Meeks raises numerous instances of alleged ineffective assistance of counsel. Once again, as to this argument, the parties, and the appellate record in this case, fail to indicate whether this issue was raised on appeal. The court assumes that this issue was not raised on appeal*fn1, in keeping with the Seventh Circuit's "oft-repeated admonition that `[t]he preferred method for raising a claim of ineffective assistance of counsel is either by bringing a motion for new trial or a request for collateral relief under 28 U.S.C. § 2255.'" United States v. Woolley, 123 F.3d 627, 634 (7th Cir. 1997 (quoting United States v. Wiman, 77 F.3d 981, 988 (7th Cir. 1996)) (footnote omitted). Therefore, a petitioner may properly raise an ineffective assistance of counsel claim for the first time in a § 2255 petition. In fact, the United States Supreme Court recently pronounced: "We hold that an ineffective assistance of counsel claim may be brought in a collateral proceeding under 2255, whether or not the petitioner could have raised the claim on direct appeal." Massaro v. United States, ___ S.Ct. ___, 2003 WL 1916677 (April 23, 2003) (abrogating Guinan v. United States, 6 F.3d 468 (7th Cir. 1993)). The court now addresses Meeks' ineffective assistance of counsel claim. In order to clarify the analysis, the court will consider each alleged instance of ineffective assistance of counsel separately.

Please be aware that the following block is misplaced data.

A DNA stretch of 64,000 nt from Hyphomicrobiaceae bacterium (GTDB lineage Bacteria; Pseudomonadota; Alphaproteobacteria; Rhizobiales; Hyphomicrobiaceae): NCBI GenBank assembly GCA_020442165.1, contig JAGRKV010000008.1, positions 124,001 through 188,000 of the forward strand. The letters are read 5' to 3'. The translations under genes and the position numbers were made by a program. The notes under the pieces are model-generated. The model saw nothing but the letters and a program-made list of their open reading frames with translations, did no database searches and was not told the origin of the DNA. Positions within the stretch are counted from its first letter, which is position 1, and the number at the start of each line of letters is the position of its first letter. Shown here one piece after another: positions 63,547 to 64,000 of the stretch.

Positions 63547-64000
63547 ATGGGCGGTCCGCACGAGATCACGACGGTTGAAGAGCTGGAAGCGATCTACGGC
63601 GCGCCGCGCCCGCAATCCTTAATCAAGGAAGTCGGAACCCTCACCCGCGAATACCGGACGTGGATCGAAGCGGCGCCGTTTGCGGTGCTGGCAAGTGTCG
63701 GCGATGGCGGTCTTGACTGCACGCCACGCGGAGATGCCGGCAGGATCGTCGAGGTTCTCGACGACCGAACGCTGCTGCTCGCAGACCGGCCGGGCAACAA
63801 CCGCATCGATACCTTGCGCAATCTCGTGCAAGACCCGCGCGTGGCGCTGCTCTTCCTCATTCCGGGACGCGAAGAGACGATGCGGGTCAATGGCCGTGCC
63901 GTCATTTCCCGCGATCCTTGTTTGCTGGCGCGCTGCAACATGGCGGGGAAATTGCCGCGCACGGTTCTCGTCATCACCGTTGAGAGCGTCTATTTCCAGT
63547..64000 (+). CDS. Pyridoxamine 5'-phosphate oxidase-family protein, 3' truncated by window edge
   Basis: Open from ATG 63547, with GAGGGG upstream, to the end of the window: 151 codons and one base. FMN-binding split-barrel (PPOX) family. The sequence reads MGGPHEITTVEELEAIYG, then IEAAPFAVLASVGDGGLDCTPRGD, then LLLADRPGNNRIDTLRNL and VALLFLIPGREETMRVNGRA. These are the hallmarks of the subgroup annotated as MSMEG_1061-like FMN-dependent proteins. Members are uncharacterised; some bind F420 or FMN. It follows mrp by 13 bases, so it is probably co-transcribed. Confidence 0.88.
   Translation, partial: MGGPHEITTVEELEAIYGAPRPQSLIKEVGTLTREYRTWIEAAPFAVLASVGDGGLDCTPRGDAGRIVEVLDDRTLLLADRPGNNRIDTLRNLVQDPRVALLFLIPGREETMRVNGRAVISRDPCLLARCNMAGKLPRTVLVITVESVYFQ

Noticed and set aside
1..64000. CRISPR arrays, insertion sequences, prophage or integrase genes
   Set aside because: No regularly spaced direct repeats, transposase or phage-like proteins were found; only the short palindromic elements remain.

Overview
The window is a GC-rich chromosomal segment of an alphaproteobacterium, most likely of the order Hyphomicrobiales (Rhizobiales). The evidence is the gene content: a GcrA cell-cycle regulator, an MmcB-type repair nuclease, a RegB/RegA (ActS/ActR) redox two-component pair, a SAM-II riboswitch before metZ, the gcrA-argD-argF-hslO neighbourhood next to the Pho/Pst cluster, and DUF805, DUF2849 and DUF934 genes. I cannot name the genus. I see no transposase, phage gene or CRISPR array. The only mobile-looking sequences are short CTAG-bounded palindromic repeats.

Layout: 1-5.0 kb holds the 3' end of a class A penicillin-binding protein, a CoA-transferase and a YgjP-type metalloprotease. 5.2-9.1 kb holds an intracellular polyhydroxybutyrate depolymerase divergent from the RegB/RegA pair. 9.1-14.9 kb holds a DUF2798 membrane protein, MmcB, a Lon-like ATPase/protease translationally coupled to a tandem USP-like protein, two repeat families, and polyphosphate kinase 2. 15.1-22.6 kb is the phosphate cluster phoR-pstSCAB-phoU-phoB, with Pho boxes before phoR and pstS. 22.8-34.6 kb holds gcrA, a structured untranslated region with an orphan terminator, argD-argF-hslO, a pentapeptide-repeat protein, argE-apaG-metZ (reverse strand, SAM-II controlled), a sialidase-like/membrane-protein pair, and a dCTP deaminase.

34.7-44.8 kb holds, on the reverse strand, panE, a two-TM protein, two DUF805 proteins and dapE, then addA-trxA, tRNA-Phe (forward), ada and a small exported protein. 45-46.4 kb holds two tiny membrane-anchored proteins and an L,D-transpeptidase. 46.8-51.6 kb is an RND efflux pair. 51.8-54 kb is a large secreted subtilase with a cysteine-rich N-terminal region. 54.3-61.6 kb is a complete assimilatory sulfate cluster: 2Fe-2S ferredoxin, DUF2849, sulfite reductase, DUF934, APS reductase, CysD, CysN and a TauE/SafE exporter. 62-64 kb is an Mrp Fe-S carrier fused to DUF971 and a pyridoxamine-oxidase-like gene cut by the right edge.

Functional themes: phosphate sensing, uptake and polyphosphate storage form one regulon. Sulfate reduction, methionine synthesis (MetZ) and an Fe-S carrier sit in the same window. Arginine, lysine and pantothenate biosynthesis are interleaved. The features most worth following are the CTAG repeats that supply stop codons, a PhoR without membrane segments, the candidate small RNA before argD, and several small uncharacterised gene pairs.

Ineffective assistance of counsel claims are governed by the familiar two prong test of Strickland v. Washington, 466 U.S. 668, 687, 88, 694 (1984). A criminal defendant must satisfy both prongs of the Strickland test in order to demonstrate ineffective assistance of counsel. See Ashford v. Gilmore, 167 F.3d 1130, 1135 (7th Cir. 1999). First, there must be evidence that counsel's performance was deficient, meaning that it fell below objective standards for reasonably effective representation. See Strickland, 466 U.S. at 687-88. Courts are deferential to counsel's performance, and the court is to presume that counsel's performance "falls within the wide range of reasonable professional assistance." Id. at see also Drake v. Clark, 14 F.3d 351, 355-57 (7th Cir. 1994).